Rebeca Romero Rainey: Navigating the digital movement

Photo by Chris Williams

“The habits of our customers change, and we’re constantly walking beside them, transforming our services to meet their needs.”

Digital transformation. Those words have been bandied about with increasing fervor, fueled by a heightened sense of urgency. Yet, while the digital movement has increased pace, it’s more of an evolution than a revolution.

When I think about this concept of “going digital” in our industry, I’m struck by the fact that it involves continual change over time. The habits of our customers change, and we’re constantly walking beside them, transforming our services to meet their needs. It’s never been about being on the bleeding edge or doing what everyone else is doing, but about better addressing the interests of our distinct communities.

And in today’s shifting landscape, it’s more important than ever to make sure we’re evaluating our offerings with blinders off. How honestly are we assessing our products and services? How are we ensuring our channels and tools are meeting customer needs? If we’re still updating our technology plans once every three years like we’ve always done, is that enough?

While these questions are challenging, there is information surrounding us that can help shed light on the right responses. For example, consider your transaction volume: How are payments clearing today versus three to five years ago and why? Or listen at account opening: What questions are being raised relative to your products? Also consider your customer service center, teller insights and other channels: What inquiries are coming through? What are customers asking for at the frontline?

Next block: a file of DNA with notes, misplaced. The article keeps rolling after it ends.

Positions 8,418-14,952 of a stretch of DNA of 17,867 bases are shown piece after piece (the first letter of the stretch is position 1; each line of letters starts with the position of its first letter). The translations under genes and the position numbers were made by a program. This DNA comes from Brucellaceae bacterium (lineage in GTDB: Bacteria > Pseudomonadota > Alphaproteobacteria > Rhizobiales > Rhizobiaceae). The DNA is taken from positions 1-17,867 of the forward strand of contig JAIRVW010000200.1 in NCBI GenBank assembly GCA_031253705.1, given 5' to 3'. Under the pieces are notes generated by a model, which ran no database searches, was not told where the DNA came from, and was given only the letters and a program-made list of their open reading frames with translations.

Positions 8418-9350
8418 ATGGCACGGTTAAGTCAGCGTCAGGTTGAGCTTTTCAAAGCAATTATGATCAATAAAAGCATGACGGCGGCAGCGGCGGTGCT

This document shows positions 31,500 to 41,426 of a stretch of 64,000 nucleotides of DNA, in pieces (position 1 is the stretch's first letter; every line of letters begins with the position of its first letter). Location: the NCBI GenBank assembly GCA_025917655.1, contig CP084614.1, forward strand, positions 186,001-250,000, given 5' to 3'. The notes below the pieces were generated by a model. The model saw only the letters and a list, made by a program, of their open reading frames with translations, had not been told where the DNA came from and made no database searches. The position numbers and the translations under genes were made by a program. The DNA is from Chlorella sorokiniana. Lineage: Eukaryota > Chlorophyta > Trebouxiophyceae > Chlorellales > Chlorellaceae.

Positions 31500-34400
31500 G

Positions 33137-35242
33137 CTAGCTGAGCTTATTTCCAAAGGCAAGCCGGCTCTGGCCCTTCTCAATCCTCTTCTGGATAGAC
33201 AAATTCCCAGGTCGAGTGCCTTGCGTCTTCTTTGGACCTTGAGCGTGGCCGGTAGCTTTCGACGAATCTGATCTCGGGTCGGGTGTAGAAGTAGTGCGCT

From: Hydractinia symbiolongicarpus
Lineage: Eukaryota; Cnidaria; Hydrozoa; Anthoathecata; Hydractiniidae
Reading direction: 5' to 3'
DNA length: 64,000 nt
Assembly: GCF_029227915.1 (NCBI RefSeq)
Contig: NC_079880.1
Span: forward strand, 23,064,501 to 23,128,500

map pin

Where I’ll Be

I’ll be in our D.C. offices, hosting our colleagues. We’ll first welcome new state association executives for dialogue around shared goals, and later in the month, our Preferred Service Providers will join us for discussions and networking.

These findings will give you greater insights into where technology is meeting needs and where you may need to shift to meet new digital expectations. When and how you do this depends on your audience. Customers are transforming at different paces, so analyzing the steps you can take to have the greatest impact will enable you to be strategic in product planning and create efficiencies for your bank in the process.

So, as you read this issue, I encourage you to think of the articles as resources in your digital evolution. In addition, ICBA Bancard has produced a digital transformation white paper and workbook to guide community banks more specifically in their evaluation process of digital payments and strategies. These tools are available to ICBA members and can be downloaded on our website.

No matter what approach you take, now’s the time to make sure you’re considering what’s next for your customers’ digital journey. Shifting your tech plans and processes to keep pace with the changing environment will guarantee that you can support customers in new ways, maintaining the same level of service they seek and expect.


Rebeca Romero Rainey
President and CEO, ICBA
Connect with Rebeca @romerorainey